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Bilalov to Lose 'All Positions'

If President Vladimir Putin’s word is the law, then Akhmed Bilalov will have to give up at least three jobs: deputy president of the Russian Olympic Committee, president of the North Caucasus Resorts state corporation and, well, president of the Russian Golf Association.

Putin clearly had the first two in mind when he ordered the government to fire Bilalov from “all positions” Thursday after blaming him a day earlier for delays and cost overruns at an Olympic ski jump site in Sochi.

Bilalov’s headshot lingered on the websites of both the Russian Olympic Committee and North Caucasus Resorts on Thursday, and Resorts spokeswoman Tamara Bigayeva told The Moscow Times that “nothing was clear” about his future at the corporation’s helm.

But few doubt that the colorful businessman’s career has taken a serious dent after Putin singled him out as a scapegoat for the highly visible construction ills ahead of the Winter Olympics, Putin’s pet project and an object of national prestige for the government.

Bilalov’s career seemed to destine him for those positions. A native of Dagestan, he rose to prominence in Moscow as a banker in the 1990s and a co-owner of Nafta-Moskva, an oil company that is better described as an investment vehicle for Suleiman Kerimov, Dagestan’s most prominent businessman.

Bilalov entered politics in 1999, when he was elected to the State Duma. In 2007, he traded his Duma seat for membership in Krasnodar’s regional parliament, and in 2011 he was sent to Moscow as a Federation Council senator, a post he gave up last fall.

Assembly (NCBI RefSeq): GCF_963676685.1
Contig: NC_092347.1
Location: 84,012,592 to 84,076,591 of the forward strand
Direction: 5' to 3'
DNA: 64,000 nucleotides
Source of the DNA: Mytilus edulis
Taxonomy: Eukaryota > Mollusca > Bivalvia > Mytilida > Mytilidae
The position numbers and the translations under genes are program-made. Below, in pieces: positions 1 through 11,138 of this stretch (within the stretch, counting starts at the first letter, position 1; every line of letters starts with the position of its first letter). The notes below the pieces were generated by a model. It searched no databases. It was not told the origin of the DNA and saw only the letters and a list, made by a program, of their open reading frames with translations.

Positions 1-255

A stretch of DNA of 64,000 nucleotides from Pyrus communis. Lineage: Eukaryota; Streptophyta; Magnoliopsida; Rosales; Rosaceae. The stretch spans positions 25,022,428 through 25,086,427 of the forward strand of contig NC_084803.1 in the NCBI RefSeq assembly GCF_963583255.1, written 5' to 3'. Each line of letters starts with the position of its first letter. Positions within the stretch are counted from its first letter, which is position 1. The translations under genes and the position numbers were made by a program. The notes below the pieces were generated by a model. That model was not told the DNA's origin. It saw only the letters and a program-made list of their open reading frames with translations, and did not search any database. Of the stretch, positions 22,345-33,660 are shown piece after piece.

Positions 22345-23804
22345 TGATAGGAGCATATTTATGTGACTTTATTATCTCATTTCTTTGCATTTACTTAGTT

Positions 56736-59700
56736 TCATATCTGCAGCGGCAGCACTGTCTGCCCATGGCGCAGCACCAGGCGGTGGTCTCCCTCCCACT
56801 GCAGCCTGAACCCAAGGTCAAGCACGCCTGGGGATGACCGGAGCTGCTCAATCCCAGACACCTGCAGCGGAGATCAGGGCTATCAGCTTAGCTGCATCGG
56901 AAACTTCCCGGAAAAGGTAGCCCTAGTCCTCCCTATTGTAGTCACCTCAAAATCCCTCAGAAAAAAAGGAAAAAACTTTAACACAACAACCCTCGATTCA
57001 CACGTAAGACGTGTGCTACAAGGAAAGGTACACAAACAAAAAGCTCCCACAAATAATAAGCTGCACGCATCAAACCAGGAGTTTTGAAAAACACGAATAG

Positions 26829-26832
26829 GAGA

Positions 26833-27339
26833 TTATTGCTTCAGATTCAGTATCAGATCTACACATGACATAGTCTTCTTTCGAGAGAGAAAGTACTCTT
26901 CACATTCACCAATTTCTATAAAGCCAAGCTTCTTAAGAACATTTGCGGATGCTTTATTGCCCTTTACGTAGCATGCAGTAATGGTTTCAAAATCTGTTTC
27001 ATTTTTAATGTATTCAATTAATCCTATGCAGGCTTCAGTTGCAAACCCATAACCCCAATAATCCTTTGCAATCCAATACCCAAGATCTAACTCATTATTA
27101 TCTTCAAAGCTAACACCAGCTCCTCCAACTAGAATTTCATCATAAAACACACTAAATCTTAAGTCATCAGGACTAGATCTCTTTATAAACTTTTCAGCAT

Last month, the jovial Bilalov hosted an investor party in Davos, Switzerland, for the North Caucasus Resorts project, which excludes Sochi’s Olympic facilities and is no easy sell, given the region’s instability and Islamist insurgency.

As early as last week, he presented his latest project: a ski resort in mountainous Ingushetia, which, being on the border with Georgia, is accessible only with a special permit from the Federal Security Service.

Analysts speculated Thursday that Bilalov had become the victim of the ongoing struggle between liberals and conservatives in the federal government. The ethnic Avar is a cousin of the brothers Ziyavudin and Magomed Magomedov, two powerful Moscow-based businessmen close to Deputy Prime Minister Arkady Dvorkovich.

“Someone whispered in Putin’s ear that Bilalov doesn’t build well and takes more [bribes] than he deserves,” Vladimir Pribylovsky of the Panorama think tank wrote on his blog.

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